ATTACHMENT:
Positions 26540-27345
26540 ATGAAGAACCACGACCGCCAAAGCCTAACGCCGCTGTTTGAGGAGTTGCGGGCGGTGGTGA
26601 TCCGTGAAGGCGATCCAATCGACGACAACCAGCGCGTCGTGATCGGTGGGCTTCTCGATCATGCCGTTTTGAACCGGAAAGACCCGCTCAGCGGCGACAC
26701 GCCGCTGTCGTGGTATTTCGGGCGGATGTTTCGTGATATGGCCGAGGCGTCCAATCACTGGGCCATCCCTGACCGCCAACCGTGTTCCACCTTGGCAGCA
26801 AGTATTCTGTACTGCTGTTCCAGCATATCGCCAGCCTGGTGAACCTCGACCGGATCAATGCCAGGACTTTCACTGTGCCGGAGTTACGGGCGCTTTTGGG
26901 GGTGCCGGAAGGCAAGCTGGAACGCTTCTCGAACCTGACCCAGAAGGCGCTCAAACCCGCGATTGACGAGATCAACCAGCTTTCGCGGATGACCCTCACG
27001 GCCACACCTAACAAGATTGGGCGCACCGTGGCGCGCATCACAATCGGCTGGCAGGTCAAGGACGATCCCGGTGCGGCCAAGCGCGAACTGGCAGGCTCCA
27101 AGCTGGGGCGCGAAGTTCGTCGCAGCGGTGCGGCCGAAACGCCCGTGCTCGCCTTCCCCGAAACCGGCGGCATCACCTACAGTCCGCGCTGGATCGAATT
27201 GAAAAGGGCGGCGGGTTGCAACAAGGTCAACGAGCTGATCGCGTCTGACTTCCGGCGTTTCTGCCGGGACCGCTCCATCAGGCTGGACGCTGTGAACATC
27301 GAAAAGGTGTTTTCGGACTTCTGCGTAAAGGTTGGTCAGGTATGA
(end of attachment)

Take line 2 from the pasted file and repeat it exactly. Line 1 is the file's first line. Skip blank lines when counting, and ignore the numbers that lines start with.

26540 ATGAAGAACCACGACCGCCAAAGCCTAACGCCGCTGTTTGAGGAGTTGCGGGCGGTGGTGA